EFF leader Julius Malema says he does not believe late former president Nelson Mandela was a sell-out, however he stands by the fact that he made compromises.
Malema was explaining the statements which he made while addressing the Oxford Union in the United Kingdom.
"We must say a collective of the ANC has compromised the Freedom Charter. You [the media] chose to say I said Mandela sold out," he told reporters in Johannesburg on Wednesday.
"If that helps you to sell your newspaper go on with it, but I know what I said, and I still say it and I said it before... they have compromised the fundamental principles of the Freedom Charter."

Malema said everything he said about Mandela was true and he was not willing to sugarcoat anything.
"I don't belong to a religion called Mandela.
"President Mandela is a human being like all of us. He's got his own shortcomings. His legacy and his contribution to the struggle will be a permanent subject for critique in South African politics... if you don't want to vote for me because I'm critiquing Mandela then you want to live a lie.
"Give your vote to those who live a lie, I don't live a lie," he said.
Malema told the Oxford Union that Mandela had turned his back on parts of the revolution after being released from prison.
"The deviation from the Freedom Charter was the beginning of the selling out of the revolution. But why did Nelson Mandela sell out the Freedom Charter? When Mandela returned from prison he got separated with Winnie Mandela and went to stay in a house of the rich white men... he was looked after by the Oppenheimers," he said.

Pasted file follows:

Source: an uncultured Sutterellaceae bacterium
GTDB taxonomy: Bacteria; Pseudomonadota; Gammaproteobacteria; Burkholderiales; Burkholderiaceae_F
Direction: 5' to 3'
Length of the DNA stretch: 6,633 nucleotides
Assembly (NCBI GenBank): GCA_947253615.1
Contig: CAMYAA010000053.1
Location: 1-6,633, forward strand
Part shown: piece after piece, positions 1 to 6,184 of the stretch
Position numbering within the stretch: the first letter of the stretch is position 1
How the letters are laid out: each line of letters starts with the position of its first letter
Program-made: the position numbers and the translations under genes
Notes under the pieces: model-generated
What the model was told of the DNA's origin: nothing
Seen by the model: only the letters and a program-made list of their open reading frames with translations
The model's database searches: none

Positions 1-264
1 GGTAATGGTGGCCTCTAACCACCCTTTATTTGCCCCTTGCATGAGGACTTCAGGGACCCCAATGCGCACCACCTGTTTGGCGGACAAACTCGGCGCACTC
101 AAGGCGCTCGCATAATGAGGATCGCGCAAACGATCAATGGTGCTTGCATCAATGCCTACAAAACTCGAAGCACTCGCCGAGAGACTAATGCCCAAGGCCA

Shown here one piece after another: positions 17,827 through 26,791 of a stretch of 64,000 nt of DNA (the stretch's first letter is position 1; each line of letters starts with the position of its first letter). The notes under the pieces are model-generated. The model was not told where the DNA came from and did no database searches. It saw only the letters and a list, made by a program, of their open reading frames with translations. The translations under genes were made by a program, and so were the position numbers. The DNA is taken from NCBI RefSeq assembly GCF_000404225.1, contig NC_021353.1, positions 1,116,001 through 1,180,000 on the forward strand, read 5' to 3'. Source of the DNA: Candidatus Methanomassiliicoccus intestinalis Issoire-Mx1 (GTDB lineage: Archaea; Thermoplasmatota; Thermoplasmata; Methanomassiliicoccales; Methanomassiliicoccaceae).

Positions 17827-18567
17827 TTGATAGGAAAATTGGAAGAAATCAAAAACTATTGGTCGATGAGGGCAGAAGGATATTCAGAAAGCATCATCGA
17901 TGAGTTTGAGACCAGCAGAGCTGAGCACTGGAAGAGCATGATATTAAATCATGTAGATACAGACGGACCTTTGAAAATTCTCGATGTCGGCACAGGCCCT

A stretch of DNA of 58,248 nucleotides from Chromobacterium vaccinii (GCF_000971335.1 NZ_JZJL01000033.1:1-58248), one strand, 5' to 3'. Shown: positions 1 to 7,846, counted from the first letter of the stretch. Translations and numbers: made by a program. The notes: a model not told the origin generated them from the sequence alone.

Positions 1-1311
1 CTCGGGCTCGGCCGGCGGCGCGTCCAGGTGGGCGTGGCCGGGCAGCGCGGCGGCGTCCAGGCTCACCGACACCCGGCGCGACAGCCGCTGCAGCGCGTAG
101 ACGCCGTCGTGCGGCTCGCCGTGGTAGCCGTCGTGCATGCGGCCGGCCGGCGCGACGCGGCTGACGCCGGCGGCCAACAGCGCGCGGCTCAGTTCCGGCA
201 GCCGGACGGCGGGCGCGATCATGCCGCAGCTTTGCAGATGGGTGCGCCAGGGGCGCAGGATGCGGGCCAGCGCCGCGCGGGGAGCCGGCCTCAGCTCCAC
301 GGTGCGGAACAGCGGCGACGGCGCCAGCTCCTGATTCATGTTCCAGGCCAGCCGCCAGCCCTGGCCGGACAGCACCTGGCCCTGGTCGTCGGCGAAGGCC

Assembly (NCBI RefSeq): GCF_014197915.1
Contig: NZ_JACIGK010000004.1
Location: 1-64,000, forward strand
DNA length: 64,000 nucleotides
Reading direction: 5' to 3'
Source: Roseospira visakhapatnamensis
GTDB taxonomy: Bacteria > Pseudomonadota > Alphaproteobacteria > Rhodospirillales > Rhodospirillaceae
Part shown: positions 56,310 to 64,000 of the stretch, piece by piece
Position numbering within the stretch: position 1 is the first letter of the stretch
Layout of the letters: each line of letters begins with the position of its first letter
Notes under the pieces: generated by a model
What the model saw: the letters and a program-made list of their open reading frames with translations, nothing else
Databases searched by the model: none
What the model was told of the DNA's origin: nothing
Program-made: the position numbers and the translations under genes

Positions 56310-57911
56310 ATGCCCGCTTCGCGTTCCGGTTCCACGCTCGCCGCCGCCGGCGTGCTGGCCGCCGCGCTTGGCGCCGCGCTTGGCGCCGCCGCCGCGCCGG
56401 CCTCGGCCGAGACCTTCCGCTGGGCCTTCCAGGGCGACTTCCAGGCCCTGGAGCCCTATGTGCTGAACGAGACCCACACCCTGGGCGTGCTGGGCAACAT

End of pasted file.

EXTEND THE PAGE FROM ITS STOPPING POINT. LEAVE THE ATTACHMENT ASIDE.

"Nelson Mandela used to attend the club meetings of those white men who owned the South African economy at the time."
Malema's comments were in response to a question on whether Mandela betrayed the people of South Africa in exchange for political power.

'I don't believe Mandela sold out'
Malema said these white men had access to Mandela 24 hours a day and they told him that "what he represents would not be achieved".
"That’s when he turned against himself," Malema said.
Malema's statement had raised the ire of Mandela's grandson Mandla Mandela, ANC deputy secretary general Jessie Duarte and the ANC Youth League, to name but a few.
However, the EFF leader on Wednesday was not bothered by their comments, saying they could "go and hang" if they were unhappy.
"I'm not going to be blackmailed, because Mandela is no more [people are saying] you can't speak about him like that. We speak about many, many people who sold out the revolution in the past, in South Africa and internationally.
"I agree compromises were made, but to single out Mandela is not correct. I don't believe Mandela sold out. I believe Mandela made a contribution to a particular extent and it is up to us to take from there and move forward," Malema said.